Prior research has revealed heightened aggressive behavior among veterans with PTSD. This study tested a model examining the interrelationships among combat exposure, posttraumatic stress disorder (PTSD) symptoms, dysphoric symptoms, and anxiety symptoms in predicting aggressive behavior in a sample of 265 male combat veterans seeking diagnostic assessment of PTSD. Combat exposure was indirectly associated with aggression primarily through its relationship with PTSD symptoms. Symptoms of PTSD were directly related to aggression, and indirectly related to aggression through dysphoric symptoms. Results highlight the role of PTSD symptoms and dysphoric symptoms with respect to aggressive behavior among this population, and suggest the relevance of aggression theory to the study of combat veterans.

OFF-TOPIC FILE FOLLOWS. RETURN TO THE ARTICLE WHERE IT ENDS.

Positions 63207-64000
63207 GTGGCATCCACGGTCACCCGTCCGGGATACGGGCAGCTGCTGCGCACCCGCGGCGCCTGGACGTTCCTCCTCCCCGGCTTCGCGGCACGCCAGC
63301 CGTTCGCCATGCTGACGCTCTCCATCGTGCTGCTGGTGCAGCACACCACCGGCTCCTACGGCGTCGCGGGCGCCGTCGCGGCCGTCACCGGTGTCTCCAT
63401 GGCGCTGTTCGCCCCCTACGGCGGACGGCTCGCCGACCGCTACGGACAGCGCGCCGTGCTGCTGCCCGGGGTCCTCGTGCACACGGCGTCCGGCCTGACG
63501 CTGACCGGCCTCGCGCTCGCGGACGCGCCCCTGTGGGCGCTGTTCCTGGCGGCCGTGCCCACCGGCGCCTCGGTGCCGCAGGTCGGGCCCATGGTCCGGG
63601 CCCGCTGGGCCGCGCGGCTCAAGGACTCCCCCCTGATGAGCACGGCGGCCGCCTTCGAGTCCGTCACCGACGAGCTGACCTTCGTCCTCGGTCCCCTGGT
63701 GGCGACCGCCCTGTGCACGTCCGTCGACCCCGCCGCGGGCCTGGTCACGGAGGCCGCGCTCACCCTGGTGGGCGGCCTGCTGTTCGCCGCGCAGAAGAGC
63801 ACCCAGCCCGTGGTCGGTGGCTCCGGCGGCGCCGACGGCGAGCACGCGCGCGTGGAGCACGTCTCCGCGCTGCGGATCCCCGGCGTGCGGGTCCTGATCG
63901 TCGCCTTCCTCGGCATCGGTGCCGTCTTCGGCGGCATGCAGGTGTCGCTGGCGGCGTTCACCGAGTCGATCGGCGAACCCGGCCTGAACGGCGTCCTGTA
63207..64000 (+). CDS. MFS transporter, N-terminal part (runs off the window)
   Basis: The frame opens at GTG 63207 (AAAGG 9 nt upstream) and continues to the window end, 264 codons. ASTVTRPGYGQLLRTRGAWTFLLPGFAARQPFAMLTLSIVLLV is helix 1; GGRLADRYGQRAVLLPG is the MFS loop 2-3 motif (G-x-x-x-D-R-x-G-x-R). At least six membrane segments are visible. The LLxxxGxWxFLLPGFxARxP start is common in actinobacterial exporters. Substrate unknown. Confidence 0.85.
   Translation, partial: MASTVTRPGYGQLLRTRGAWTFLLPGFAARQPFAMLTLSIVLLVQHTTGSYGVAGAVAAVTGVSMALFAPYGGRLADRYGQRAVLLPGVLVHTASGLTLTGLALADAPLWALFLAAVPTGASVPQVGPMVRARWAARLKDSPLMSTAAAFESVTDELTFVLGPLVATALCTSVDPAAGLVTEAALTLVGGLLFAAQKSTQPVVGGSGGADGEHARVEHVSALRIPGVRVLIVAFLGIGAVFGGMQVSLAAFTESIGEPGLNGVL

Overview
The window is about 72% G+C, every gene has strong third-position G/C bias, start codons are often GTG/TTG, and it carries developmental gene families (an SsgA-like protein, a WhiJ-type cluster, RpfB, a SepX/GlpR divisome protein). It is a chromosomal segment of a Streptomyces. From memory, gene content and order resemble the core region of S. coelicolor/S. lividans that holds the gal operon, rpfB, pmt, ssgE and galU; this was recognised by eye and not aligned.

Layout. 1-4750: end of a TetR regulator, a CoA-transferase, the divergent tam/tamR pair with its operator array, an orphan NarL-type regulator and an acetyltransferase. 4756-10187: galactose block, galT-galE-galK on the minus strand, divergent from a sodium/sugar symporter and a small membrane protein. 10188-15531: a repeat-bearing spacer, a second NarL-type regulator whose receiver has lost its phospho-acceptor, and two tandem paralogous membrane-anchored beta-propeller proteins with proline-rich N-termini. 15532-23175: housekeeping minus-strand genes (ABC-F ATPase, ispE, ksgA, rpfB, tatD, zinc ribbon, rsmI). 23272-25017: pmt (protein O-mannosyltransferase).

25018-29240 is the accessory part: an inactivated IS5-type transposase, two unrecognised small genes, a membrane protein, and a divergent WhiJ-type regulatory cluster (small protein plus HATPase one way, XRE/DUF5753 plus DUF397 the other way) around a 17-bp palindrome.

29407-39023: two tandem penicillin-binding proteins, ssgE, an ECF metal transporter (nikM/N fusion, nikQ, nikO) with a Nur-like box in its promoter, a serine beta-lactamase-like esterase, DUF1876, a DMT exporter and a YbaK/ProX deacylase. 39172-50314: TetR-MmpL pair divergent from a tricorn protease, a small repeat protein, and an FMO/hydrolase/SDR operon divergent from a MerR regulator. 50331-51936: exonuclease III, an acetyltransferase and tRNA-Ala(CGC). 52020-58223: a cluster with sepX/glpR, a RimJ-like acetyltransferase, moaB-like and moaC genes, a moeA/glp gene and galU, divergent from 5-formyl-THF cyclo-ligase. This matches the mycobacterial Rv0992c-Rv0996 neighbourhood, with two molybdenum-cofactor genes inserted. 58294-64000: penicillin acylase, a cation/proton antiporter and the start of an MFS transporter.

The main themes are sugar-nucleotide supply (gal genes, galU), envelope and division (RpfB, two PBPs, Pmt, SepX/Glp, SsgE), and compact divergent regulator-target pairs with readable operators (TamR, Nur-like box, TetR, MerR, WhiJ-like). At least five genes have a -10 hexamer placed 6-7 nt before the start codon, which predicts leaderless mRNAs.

|Original language||English (US)|
|Number of pages||11|
|Journal||Journal of traumatic stress|
|State||Published - Apr 2007|
All Science Journal Classification (ASJC) codes
- Clinical Psychology
- Psychiatry and Mental health